https://doi.org/10.1371/journal.pone.0125293.g008

Conclusions

Prediction and identification of CFRs for pH-dependent properties of ion channels has been problematic for various reasons, including availability of relevant conformational data, interpretation of whether residues that alter pH50 when mutated are genuinely pH-sensors, and computational methods that generally over-estimate the number of acidic and basic ionisable groups with sufficiently large ∆pKas to bring their pKas into the physiological pH range. This last topic is addressed in the current work with comparison of the FD/DH method to FDPB. It is possible, in principle, to alleviate the problem of large ∆pKas from FDPB by conformational sampling, e.g. from molecular dynamics, and coupling these to ionisation state changes, or with the MCCE method [50]. FD/DH methodology achieves a similar end by determining those groups which can become largely water accessible by sidechain rotamer changes, and including a Debye-Hückel scheme for such groups, thereby reducing the scale of interactions and ∆pKas. Differences between FDPB and FD/DH in the expected sense are evident (Fig 1B compared to Fig 1C and Fig 4B to 4C), with the consequence that predictions will give a reduced set of CFRs for experimental investigation. We hypothesised that partially buried ionisable groups could be over-represented amongst CFRs, since relatively small conformational changes will alter their charge interaction properties. This is borne out since variation of a parameter that controls FD/DH model response to burial gives similar CFRs to those from calculations that difference between open and closed conformations, and these groups are also implicated in the literature (Table 1). Thus, the FD/DH model also provides an empirical and approximate framework for assessing CFRs associated with pH-dependent conformational change, even when only a single conformation is available.

A close look at the form of pH-dependence allows distinction of true pH-sensing residues from those that are coupled to pH-sensors. Since pH-dependence associates with a slope in the plot of difference in conformational energy (between states) against pH, groups that contribute to that slope are pH-sensors. Such groups will have ionisation state changes between the conformational forms (e.g. open and closed), in the relevant pH range. Other groups can also alter the observed pH50 for a conformational transition, but can do this by altering the strength of interactions between the conformations (Fig 8). Such groups shift the pH-dependence plots but without changing their slope. We therefore term them pH-coupled as opposed to pH-sensor groups. Many of the residues implicated in experimental studies of pH-dependence (and which are not restricted to ionisable groups) are likely to be pH-coupled, rather than the pH-sensing residues of most interest. In practice there will be some crossover between pH-coupled and pH-sensor residues, particularly for groups neighbouring pH-sensors, and potentially with a direct influence on their pKas.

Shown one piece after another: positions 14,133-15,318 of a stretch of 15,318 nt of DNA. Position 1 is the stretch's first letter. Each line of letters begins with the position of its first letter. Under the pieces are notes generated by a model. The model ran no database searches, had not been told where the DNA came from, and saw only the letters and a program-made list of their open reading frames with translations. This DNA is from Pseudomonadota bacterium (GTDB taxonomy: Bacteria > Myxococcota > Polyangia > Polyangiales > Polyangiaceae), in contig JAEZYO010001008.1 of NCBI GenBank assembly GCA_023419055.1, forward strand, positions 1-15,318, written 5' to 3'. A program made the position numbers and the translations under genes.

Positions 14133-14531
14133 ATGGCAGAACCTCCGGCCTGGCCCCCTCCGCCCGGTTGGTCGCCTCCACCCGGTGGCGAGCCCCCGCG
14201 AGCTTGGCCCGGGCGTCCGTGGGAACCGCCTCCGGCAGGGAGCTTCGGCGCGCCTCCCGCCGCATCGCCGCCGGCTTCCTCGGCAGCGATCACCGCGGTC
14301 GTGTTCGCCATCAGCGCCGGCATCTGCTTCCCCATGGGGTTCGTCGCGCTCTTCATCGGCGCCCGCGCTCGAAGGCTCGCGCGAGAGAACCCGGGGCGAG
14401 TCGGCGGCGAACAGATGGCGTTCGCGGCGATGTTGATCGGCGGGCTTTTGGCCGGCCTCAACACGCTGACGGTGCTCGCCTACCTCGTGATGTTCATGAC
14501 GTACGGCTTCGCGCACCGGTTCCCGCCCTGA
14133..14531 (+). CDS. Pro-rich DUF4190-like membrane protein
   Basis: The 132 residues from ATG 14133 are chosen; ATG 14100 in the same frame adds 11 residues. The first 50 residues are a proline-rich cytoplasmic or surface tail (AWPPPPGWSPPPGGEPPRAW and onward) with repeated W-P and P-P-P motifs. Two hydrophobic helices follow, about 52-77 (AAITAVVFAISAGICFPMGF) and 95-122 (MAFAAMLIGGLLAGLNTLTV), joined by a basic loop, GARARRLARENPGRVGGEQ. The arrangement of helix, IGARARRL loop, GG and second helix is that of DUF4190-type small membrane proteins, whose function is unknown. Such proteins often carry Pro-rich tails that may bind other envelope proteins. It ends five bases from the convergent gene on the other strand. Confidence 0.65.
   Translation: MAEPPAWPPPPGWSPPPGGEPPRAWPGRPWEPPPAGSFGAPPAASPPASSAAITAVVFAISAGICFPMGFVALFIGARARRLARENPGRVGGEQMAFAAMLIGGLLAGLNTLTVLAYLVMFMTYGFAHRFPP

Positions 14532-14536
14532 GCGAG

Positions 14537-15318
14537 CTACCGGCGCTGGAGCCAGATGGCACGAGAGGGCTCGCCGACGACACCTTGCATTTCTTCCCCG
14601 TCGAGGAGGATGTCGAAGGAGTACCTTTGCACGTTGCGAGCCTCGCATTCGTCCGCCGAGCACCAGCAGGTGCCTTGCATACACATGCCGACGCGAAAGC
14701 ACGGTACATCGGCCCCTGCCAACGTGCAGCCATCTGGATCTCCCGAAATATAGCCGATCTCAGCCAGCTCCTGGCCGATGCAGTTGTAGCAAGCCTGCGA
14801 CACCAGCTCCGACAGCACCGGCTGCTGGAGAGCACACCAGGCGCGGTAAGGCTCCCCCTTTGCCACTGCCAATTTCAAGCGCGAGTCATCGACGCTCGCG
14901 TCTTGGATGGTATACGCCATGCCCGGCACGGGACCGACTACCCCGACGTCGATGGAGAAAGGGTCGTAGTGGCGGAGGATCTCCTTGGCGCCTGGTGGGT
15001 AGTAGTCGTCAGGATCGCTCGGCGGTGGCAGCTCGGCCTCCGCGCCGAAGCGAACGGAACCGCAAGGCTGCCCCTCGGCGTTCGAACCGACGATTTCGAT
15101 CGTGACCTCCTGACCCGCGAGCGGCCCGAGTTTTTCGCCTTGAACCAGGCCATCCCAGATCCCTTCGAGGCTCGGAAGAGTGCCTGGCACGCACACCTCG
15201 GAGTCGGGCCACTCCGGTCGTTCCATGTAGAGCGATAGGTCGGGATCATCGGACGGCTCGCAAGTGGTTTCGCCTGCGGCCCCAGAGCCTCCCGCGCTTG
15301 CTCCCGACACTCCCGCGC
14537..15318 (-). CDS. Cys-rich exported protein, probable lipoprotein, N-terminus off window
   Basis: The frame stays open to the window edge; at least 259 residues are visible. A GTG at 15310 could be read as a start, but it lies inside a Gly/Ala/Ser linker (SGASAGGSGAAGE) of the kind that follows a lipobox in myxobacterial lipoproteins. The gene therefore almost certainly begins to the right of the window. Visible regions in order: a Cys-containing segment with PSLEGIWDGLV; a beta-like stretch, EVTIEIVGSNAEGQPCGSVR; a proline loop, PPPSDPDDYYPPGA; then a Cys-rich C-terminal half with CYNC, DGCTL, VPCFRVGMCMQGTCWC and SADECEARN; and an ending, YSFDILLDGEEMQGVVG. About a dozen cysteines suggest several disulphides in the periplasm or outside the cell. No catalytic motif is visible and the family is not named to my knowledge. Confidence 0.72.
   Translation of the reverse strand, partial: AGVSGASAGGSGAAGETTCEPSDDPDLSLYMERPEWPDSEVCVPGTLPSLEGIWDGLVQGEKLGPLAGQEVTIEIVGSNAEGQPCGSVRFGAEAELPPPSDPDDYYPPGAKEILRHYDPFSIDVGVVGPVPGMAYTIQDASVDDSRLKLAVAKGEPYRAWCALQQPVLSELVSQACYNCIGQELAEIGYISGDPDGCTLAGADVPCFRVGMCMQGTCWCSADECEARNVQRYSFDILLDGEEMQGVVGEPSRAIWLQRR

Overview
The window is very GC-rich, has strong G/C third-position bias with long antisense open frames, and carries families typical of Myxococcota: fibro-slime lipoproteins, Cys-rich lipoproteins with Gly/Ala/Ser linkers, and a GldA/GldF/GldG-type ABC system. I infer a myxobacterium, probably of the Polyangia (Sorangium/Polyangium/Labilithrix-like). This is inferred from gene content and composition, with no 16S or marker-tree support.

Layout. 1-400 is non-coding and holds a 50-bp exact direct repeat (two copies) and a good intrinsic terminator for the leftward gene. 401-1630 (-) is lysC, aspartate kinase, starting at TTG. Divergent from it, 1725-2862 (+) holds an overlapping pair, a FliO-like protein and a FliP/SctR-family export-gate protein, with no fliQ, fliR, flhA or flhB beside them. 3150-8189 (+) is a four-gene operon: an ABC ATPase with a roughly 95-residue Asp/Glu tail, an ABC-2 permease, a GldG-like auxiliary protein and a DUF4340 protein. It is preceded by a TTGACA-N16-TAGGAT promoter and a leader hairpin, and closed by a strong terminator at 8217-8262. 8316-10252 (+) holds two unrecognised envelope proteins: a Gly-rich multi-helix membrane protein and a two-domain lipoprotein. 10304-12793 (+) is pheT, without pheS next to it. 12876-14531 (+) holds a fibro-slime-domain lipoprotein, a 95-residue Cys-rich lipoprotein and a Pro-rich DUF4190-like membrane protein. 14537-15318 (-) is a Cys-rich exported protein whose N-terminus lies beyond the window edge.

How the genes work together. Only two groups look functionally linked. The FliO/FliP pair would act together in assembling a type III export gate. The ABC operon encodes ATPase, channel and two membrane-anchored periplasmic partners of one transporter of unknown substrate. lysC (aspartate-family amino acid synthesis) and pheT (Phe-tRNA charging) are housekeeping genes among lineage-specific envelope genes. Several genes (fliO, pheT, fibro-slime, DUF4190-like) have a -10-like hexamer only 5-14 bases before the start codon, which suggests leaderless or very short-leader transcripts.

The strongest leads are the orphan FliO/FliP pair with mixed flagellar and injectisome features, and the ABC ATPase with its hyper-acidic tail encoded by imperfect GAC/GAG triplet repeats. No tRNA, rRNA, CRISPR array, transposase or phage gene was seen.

There will be ongoing developments in structure solution for channel open and closed forms. For example, another toxin-bound structure for ASIC1a has been recently reported to capture the open channel state [65], beyond the partially open state used in this work. Modelling presented here is largely empirical, but appears effective in correctly identifying CFRs for the Kir1.1 and ASIC1a test cases. Further work in this direction could be aimed at families of channels with pH-dependent and pH-independent members (at physiological pH), through large-scale comparative modelling. In the direction of more detailed modelling, there is also scope for inclusion of membrane components and ion binding (e.g. directly modelling the competition between protons and calcium ions in ASICs), as well as using new channel structures as further benchmarks.

Supporting Information

S1 Fig. Kir1.1 pH-dependence and sidechain burial.

(A) and (B) Scatter plots of ionisable group ionisations, calculated at pH 6.5. Rather than closed and partially open forms, here the two different conformations in each panel are those with different sidechain repacking based on either closed or partially open, aimed at identifying partially buried groups (see Materials and Methods). Off-diagonal groups are denoted. (A) Closed form, (B) partially open form. Ionisation differences between charge in folded protein and charge of the isolated amino acid (sidechain) at pH 6.5 are plotted. With K and R sidechains positively charged at pH 6.5, the difference appears in the range from -1e to 0, depending on their charge in the protein, whilst D and E are in the range 0 to +1e.

https://doi.org/10.1371/journal.pone.0125293.s001

(TIF)

S2 Fig. ASIC1a pH-dependence and sidechain burial.

(A) and (B) Scatter plots of ionisable group ionisations, calculated at pH 6.5. Rather than closed and partially open forms, here the two different conformations in each panel are those with different sidechain repacking based on either closed (desensitised) or partially open, aimed at identifying partially buried groups. Off-diagonal groups are denoted. (A) Closed (desensitised) form, (B) partially open form. Ionisation differences are plotted from the minimum (-1e) to maximum (+1e) values.

https://doi.org/10.1371/journal.pone.0125293.s002

(TIF)

Acknowledgments

We thank the UK BBSRC and Astra Zeneca for the award of a CASE studentship, and Dr Nicholas Gresham for continued support with linux cluster computing infrastructure. We also acknowledge our great gratitude to our late colleague Dr J. Andrew Grant for his support and the generosity with which he shared his insights into the field of protein electrostatics.

Author Contributions

Conceived and designed the experiments: IS JW. Performed the experiments: IS JW. Analyzed the data: IS JW. Contributed reagents/materials/analysis tools: IS JW. Wrote the paper: IS JW.